NASA is grappling with our biggest limitation in spaceflight: our own bodies. | Vox


The human body has evolved, for hundreds of thousands of years, to thrive on the surface of the Earth.

But what happens when you take such an earthbound body and put it in the weightlessness of space?

Things get weird.

Astronauts commonly report diminished eyesight upon their return home, possibly because the eyeball changes shape in space and tissues surrounding the optic nerves become swollen.

Without the constant tug of gravity, bones become more brittle and muscles atrophy.

Source: NASA is grappling with our biggest limitation in spaceflight: our own bodies. – Vox

Here’s an interactive map of facial recognition technology in the US | Vox

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Across the US, government use of facial recognition technology, which critics say poses a serious threat to Americans’ civil liberties, is on the rise.

A new report released Thursday from digital rights advocacy group Fight for the Future visualizes how often US law enforcement agencies use this software to scan through millions of Americans’ photos — often without their knowledge or consent.

While the map isn’t exhaustive, it is one of the most comprehensive guides showing how common and widespread facial recognition use is becoming. The map compiles existing data from the Center on Privacy and Technology at Georgetown Law, news reports, press releases, and other sources.

Source: Here’s an interactive map of facial recognition technology in the US – Vox

Trump Plays to His Base with His Escalating Rhetoric | US News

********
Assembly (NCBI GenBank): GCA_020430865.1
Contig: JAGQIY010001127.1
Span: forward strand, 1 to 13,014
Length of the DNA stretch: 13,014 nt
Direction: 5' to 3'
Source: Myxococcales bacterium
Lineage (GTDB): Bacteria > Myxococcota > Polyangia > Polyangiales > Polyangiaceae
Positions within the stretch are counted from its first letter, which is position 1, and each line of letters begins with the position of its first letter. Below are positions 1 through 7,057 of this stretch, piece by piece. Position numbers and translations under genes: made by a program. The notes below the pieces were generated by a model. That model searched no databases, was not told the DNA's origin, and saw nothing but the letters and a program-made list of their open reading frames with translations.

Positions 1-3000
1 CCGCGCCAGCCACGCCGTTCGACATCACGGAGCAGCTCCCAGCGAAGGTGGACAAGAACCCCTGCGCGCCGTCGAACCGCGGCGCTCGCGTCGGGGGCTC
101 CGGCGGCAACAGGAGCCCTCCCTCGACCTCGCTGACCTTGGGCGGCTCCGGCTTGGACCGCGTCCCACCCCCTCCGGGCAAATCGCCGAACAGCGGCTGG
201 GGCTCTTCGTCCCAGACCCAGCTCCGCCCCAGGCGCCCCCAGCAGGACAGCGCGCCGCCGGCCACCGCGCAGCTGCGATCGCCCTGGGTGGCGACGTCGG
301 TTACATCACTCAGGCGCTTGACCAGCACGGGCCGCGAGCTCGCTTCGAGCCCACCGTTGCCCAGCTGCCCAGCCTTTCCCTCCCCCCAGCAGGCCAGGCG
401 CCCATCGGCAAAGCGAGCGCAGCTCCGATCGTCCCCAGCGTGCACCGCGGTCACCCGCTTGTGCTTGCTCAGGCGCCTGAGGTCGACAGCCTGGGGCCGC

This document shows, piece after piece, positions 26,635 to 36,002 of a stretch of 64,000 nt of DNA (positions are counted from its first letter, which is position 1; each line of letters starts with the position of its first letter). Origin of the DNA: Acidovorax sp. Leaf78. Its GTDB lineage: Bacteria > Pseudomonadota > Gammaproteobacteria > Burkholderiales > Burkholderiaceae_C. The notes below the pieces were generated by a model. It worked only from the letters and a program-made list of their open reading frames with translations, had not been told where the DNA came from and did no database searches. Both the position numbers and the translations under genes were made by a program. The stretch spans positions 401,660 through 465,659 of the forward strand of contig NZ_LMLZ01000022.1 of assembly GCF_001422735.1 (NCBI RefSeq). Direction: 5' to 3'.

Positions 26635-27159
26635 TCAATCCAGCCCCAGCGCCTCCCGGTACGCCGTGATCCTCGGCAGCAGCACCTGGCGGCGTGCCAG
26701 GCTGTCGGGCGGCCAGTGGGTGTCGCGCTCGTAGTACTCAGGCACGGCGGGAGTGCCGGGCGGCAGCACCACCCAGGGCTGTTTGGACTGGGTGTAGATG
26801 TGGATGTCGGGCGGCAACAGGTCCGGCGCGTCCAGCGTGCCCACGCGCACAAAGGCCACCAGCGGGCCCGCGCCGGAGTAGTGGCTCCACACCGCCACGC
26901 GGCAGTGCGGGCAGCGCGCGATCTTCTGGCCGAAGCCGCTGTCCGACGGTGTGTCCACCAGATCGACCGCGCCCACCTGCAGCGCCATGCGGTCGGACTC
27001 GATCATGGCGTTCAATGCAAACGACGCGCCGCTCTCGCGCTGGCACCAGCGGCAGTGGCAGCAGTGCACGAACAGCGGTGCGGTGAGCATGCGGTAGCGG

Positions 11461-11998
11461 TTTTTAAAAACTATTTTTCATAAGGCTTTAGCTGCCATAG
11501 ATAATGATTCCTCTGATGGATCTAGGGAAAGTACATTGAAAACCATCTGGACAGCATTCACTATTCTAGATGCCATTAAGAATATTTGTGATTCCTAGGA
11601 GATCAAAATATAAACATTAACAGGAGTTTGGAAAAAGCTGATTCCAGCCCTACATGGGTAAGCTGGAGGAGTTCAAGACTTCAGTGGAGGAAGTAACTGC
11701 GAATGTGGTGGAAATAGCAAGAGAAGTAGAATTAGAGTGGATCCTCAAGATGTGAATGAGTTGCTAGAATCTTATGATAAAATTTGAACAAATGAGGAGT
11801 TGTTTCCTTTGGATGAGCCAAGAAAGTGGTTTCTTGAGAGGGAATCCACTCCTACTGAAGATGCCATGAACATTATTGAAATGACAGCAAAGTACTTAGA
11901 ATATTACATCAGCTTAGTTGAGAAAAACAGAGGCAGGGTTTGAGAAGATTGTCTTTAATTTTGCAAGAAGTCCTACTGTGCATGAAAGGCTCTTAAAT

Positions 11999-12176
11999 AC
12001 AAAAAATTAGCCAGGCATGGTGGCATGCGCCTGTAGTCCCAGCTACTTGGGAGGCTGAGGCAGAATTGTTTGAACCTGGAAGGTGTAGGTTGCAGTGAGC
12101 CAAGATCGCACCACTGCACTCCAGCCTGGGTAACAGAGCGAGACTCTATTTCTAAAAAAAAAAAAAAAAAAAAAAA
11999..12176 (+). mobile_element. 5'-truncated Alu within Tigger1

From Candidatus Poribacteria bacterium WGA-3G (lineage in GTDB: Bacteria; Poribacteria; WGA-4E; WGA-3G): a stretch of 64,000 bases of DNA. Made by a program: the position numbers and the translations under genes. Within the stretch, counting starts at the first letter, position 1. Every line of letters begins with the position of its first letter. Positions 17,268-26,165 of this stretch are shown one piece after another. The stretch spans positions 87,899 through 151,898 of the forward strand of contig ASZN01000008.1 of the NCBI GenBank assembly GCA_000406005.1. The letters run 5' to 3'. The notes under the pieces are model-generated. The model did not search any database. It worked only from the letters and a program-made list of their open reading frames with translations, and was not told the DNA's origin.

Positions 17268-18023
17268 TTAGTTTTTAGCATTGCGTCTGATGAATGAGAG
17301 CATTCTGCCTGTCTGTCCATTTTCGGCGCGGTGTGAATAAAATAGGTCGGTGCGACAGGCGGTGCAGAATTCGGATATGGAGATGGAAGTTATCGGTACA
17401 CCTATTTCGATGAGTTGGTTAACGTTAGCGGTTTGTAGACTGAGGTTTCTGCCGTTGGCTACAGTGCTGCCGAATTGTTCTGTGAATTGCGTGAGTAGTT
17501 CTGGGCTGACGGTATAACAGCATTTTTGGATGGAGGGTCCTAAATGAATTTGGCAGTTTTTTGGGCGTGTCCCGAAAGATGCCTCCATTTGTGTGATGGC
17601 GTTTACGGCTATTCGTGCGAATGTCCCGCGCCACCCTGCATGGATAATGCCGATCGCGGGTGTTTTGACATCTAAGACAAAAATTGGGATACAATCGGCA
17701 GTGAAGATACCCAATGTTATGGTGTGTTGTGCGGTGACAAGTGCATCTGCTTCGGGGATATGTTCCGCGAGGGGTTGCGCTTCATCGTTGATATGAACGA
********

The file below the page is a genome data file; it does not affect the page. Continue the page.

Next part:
Trump, true to form, decided to turn up the heat even higher.

“These congresswomen are helping the rise of a militant, hard left. They never have anything good to say, which is why I say, ‘If they don’t like it, let them leave,'” Trump said, appearing to revel in stoking a controversy that shocked even lawmakers who have grown accustomed to his rhetoric. “They don’t love our country, and in some cases I think they hate our country.”

The raucous crowd responded in kind, yelling, “Send her back! Send her back!” in reference to Democratic Rep. Ilhan Omar of Minnesota, a naturalized U.S. citizen who came to America as a refugee from Somalia when she was a child.

Source: Trump Plays to His Base with His Escalating Rhetoric | The Civic Report | US News

Trump’s 2020 Strategy: Loathing and Fear of Losing | US News


The only surprising aspect to President Donald Trump’s racially charged tirade this week is that some seemed surprised by it.

“Yet again this president finds a new low,” said Sen. Tina Smith of Minnesota, a home state colleague to Rep. Ilhan Omar, the prime target of Trump’s invective.

But his impulse is to scratch the country’s darker underbelly of tribalism that’s fomented by racial and religious differences. It folds neatly into his obsessions with resurrecting a wall for border security and administering tariffs in international trade.

Still, advocating for protecting the border is very different than pleading with elected representatives to self-deport themselves across it.

Source: Trump’s 2020 Strategy: Loathing and Fear of Losing | The Civic Report | US News

As U.S. ‘superstar’ cities thrive, weaker ones get left behind | Reuters